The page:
Feeds

Landmark copyright trial against Pirate Bay gets underway

'They won't get a cent'

Top three mobile application threats

The copyright infringement trial against the four men behind The Pirate Bay kicked off in Stockholm this morning.

Charges were brought against the defendants (Carl Lundström, Peter Sunde, Frederik Neij and Gottfrid Svartholm Warg), who are behind the operations of the infamous website, in January 2008.

The four are accused of being accessories to breaking copyright law and face up to two years in prison and a fine of 1.2m kronor ($143,500) if they are found guilty.

At a news conference yesterday The Pirate Bay remained characteristically defiant that the site would live on regardless of the outcome of the case.

“What are they going to do? They have already failed to take the site down once. Let them fail again,” said Svartholm Warg, according to TorrentFreak.

“It isn’t the site facing the courts,” said Sunde. “It has its own life without us.”

The Pirate Bay creators have continuously insisted that the website merely acts only as a search engine and does not carry any infringing content itself.

Unsurprisingly, the International Federation of the Phonographic Industry (IFPI), which represents 1,400 member record companies worldwide, disagreed with that stance.

“The criminal prosecution of The Pirate Bay is about protecting creators from those who violate their rights and deprive them of their deserved rewards. The Pirate Bay has hurt creators of many different kinds of works, from music to film, from books to TV programmes,” said IFPI boss John Kennedy on Friday.

“It has been particularly harmful in distributing copyrighted works prior to their official release. This damages sales of music at the most important time of their lifecycle.

“The evidence in this case will show that The Pirate Bay is a commercial business which made substantial amounts of money for its operators, despite their claim to be only interested in spreading culture for free.”

The Stockholm district court will also reportedly rule on the entertainment industry's compensation demands of around 117m kronor ($14m) for lost sales income.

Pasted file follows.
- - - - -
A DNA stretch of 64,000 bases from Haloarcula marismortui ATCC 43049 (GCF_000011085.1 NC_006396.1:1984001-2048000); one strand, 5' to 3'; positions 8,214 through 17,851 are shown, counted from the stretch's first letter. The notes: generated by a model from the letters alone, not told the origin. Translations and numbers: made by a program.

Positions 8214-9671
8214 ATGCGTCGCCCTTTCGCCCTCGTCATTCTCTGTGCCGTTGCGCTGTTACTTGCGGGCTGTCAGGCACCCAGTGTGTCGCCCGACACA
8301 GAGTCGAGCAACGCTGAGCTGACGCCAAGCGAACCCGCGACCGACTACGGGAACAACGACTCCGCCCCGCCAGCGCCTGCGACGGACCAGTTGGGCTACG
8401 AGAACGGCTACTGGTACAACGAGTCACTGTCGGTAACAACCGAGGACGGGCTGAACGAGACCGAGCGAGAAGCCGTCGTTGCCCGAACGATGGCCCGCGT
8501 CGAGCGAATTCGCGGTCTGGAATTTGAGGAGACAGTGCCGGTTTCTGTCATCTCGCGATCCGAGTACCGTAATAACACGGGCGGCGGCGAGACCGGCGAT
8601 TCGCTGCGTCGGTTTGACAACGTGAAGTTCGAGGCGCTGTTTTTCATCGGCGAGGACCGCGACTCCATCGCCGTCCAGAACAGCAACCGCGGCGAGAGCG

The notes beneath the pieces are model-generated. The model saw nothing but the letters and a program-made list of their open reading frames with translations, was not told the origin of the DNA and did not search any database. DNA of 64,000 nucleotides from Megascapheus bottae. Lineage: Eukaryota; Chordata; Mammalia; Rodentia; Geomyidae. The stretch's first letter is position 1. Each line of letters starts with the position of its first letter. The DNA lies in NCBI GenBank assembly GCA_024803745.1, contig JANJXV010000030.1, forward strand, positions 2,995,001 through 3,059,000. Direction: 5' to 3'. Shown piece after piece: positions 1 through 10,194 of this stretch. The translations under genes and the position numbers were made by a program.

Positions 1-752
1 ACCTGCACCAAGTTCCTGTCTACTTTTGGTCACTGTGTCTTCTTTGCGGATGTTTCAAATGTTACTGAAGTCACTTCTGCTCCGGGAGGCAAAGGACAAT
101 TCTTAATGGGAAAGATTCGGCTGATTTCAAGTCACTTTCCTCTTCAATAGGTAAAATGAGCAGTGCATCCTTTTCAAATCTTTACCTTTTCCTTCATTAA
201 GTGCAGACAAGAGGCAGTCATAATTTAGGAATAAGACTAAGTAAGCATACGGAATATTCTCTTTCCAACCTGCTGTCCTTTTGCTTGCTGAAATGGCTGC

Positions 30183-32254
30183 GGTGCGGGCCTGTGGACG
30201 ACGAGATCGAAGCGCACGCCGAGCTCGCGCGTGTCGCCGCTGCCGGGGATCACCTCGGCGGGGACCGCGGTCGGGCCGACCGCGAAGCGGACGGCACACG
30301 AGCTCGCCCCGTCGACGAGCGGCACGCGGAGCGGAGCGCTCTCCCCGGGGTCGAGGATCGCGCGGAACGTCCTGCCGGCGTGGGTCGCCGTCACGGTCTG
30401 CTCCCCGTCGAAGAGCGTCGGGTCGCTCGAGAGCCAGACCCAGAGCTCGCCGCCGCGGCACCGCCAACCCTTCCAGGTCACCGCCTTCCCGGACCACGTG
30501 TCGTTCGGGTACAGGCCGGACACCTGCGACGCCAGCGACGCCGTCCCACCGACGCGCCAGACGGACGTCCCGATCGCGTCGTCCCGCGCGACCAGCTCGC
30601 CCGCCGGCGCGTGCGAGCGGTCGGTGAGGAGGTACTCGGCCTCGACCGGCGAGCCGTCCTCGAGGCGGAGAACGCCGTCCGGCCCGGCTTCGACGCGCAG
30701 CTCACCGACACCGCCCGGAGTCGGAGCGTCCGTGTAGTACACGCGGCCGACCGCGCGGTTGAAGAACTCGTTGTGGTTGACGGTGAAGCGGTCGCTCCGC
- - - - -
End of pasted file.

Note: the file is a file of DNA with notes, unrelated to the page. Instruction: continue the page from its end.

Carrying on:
But The Pirate Bay founders disputed the allegations that the website's operations were continuing to turn over a hefty profit.

“It does not matter if they require several million or one billion. We are not rich and have no money to pay,” said Sunde. “They won’t get a cent.”

Swedish police first raided server locations connected with the notorious site in May 2006, following pressure from the US government.

Prosecutor Håkan Roswall expects the landmark case to last 13 days. ®

Combat fraud and increase customer satisfaction

More from The Register

next story
EU: Let's cost financial traders $400m a day, because EVIL BANKERS. Right?
Wait 'til this one hits your pension fund where it hurts
Systems meltdown plunges US immigration courts into pen-and-paper stone age
Massive outage could last four weeks, sources claim
Lavabit loses contempt of court appeal over protecting Snowden, customers
Judges rule complaints about government power are too little, too late
Don't let no-hire pact suit witnesses call Steve Jobs a bullyboy, plead Apple and Google
'Irrelevant' character evidence should be excluded – lawyers
Record labels sue Pandora over vintage song royalties
Companies want payout on recordings made before 1972
Edward Snowden on his Putin TV appearance: 'Why all the criticism?'
Denies Q&A cameo was meant to slam US, big-up Russia
Ex-Tony Blair adviser is new top boss at UK spy-hive GCHQ
Robert Hannigan to replace Sir Iain Lobban in the autumn
Judge halts spread of zombie Nortel patents to Texas in Google trial
Epic Rockstar patent war to be waged in California
US Supreme Court supremo rakes Aereo lawman in oral arguments
Antenna-array content streamers: 'Ruling against us could dissipate the cloud'
prev story

Whitepapers

Mobile application security study
Download this report to see the alarming realities regarding the sheer number of applications vulnerable to attack, as well as the most common and easily addressable vulnerability errors.
3 Big data security analytics techniques
Applying these Big Data security analytics techniques can help you make your business safer by detecting attacks early, before significant damage is done.
The benefits of software based PBX
Why you should break free from your proprietary PBX and how to leverage your existing server hardware.
Securing web applications made simple and scalable
In this whitepaper learn how automated security testing can provide a simple and scalable way to protect your web applications.
Combat fraud and increase customer satisfaction
Based on their experience using HP ArcSight Enterprise Security Manager for IT security operations, Finansbank moved to HP ArcSight ESM for fraud management.